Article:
Monday, August 11, 2014

Summer Project: Proofing Antique Donohue Blocks from the Feller Family Collections

Carl Mario Nudi, at the Vandercook 4 in the background, has already completed more than two hundred proofs.

One of the most interesting projects this summer has been the proofing of our complete holdings of antique blocks from the M. A. Donohue & Company of Chicago.  The blocks are just one component of the Les Feller Family Collections now at the Tampa Book Arts Studio. Letterpress Coordinator Carl Mario Nudi is leading the effort, with help from Joshua Steward, Caitlin Carty, and others. The project involves unwrapping each block, cleaning away at least the first layers of accumulated ink, dust, and dirt with the help of brushes, toothbrushes, and a variety of solvents, and pulling a proof.
One cover block after cleaning, ready to be inked and proofed.

Carl Mario Nudi pulls a proof from the block.
When the project is finished, the studio will have two complete notebooks of proofs that will serve as a catalog of all the blocks in the Feller Family Collections. Donor Lee Harrer and others are already busy locating actual books to match the plates, and this week Carl found a copy of The Natural History ABC.  His copy of the complete book arrived just after he had finished proofing that set of blocks. But, as is often the case with Donohue Company books, the interior and exterior blocks are not always paired consistently from printing to printing. The inside blocks in the case of Natural History are completely different in this physical copy from the blocks held in our collection. This appears to be a standard practice of the company, which supplied young children with interesting and inexpensive books. Donohue & Co. evidently reprinted quickly to replenish stocks, and they appear to have been happy to swap around the texts, as long as they made sense. The outside covers are identical, and both our blocks and the printed book are identified as Series No. 120.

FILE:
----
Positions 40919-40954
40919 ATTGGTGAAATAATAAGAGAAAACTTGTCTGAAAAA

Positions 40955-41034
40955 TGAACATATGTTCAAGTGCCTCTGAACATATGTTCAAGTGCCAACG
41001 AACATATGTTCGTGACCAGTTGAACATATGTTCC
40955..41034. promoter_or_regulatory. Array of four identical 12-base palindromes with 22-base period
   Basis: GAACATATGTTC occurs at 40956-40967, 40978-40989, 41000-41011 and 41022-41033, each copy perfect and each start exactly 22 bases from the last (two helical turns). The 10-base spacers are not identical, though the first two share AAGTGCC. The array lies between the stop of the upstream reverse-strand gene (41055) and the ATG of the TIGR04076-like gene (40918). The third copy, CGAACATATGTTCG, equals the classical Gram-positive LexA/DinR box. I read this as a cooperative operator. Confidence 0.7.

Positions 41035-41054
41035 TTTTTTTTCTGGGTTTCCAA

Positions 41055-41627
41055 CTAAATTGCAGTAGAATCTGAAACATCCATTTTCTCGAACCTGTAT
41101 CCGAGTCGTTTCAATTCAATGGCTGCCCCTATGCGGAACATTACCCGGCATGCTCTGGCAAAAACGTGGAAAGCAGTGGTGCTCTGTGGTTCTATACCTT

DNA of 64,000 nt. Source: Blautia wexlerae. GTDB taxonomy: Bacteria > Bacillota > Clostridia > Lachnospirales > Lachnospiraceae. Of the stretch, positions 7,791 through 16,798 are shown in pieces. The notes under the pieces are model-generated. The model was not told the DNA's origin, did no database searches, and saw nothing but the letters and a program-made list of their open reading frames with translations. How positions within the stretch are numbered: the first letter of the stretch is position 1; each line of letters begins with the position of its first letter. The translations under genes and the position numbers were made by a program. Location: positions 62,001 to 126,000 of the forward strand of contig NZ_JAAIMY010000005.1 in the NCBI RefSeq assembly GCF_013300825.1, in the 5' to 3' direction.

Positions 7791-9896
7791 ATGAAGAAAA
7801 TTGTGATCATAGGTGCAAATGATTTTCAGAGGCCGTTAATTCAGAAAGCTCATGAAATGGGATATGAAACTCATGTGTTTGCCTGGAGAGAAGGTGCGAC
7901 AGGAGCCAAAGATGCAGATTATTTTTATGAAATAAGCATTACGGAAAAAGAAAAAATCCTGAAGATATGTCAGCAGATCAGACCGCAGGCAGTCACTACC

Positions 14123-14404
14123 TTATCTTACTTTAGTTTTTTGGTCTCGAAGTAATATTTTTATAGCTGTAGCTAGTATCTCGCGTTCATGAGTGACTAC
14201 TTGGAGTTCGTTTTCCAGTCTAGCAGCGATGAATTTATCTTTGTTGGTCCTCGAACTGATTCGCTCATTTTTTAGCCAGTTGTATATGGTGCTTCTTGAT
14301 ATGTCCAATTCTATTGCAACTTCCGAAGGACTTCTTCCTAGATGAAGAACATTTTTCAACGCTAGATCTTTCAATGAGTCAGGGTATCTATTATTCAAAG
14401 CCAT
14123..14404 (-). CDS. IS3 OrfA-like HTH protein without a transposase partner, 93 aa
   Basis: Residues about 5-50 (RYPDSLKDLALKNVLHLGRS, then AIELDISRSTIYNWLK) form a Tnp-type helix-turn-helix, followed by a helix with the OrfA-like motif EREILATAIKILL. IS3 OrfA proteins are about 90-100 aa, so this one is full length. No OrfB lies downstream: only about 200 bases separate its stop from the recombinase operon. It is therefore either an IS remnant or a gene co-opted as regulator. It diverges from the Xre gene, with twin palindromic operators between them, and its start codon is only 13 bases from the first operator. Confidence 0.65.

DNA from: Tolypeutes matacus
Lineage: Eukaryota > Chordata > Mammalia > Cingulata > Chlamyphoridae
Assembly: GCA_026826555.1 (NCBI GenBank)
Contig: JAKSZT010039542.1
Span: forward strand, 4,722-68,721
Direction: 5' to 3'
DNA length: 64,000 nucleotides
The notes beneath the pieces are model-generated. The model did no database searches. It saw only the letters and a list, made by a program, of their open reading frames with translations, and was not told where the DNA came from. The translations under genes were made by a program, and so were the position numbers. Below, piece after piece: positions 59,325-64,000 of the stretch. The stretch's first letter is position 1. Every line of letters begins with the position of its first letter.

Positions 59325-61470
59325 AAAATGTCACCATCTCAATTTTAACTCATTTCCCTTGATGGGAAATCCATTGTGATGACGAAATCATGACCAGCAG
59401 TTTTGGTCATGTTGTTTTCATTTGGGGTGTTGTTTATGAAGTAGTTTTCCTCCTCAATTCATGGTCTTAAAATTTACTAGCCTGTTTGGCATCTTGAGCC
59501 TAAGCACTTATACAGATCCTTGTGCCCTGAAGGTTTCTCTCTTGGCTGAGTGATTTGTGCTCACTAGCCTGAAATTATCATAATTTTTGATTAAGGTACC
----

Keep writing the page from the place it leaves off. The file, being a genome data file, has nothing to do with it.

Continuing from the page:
The printed cover, together with our first proof of the black block, which still needs makeready.
Most of the interior blocks in our collection include the signature of the illustrator, Constance White; however, the interior pages in the printed copy are by multiple illustrators—W. A. Cranston, Stanley Berkeley, and Harrison Weir—and they show a range of dates from 1873-1890.  Neither the printed copy nor the set of blocks is dated, though our blocks appear to have been made sometime between 1900 and 1920.

With summer nearly over, there is still a great deal of proofing to be done to complete the project, but each printing session brings fresh discoveries and delightful surprises.  We are looking forward to knowing much more about the full archive—which includes well over four hundred blocks—and about the Donohue Company by summer's end.

Joshua Steward proofs another sheet on the Vandercook 4.

Friday, August 1, 2014

TBAS Library Highlights: Rare Book from American Printer Isaiah Thomas

A battered, heavily worn leather binding from the nineteenth century conceals one of the gems of the Tampa Book Arts Studio Library Collections: the Columbian Dictionary of the English Language published in 1800 by the great American printer and patriot Isaiah Thomas in partnership with his friend and fellow publisher Ebenezer T. Andrews.

Our copy is a gift from our collections chief, J. B. Dobkin, and is one of only nine surviving copies that we have been able to locate in libraries throughout the world. Dobkin describes it as "extremely rare."   Our copy is inscribed with the name of John Lesslie, who lived with his wife, Polly Hyde, in Plymouth, Vermont.

The book was compiled by Yale-educated Massachusetts teacher Caleb Alexander and includes “many new words peculiar to the United States, and many words of general use not found in any other English Dictionary.”  The elaborate title page also states that “the whole is calculated to assist foreigners in acquiring a just pronunciation of the English language, and to be used as a school book by any who wish to study the language grammatically.”

Isaiah Thomas was born in Boston in 1749 and in his youth was apprenticed to a printer.  He is widely known for his publication of the famous eighteenth-century newspaper named the Massachusetts Spy, which he established just about the time he turned twenty-one. In it he championed American Patriot politics from 1770 to 1776 and the outbreak of the Revolutionary War.  Thomas also printed and published the New England Almanac (1775-1803), published many other important books, established a paper mill, and wrote and published the first comprehensive printing history in the U.S.,  The History of Printing in America (1808).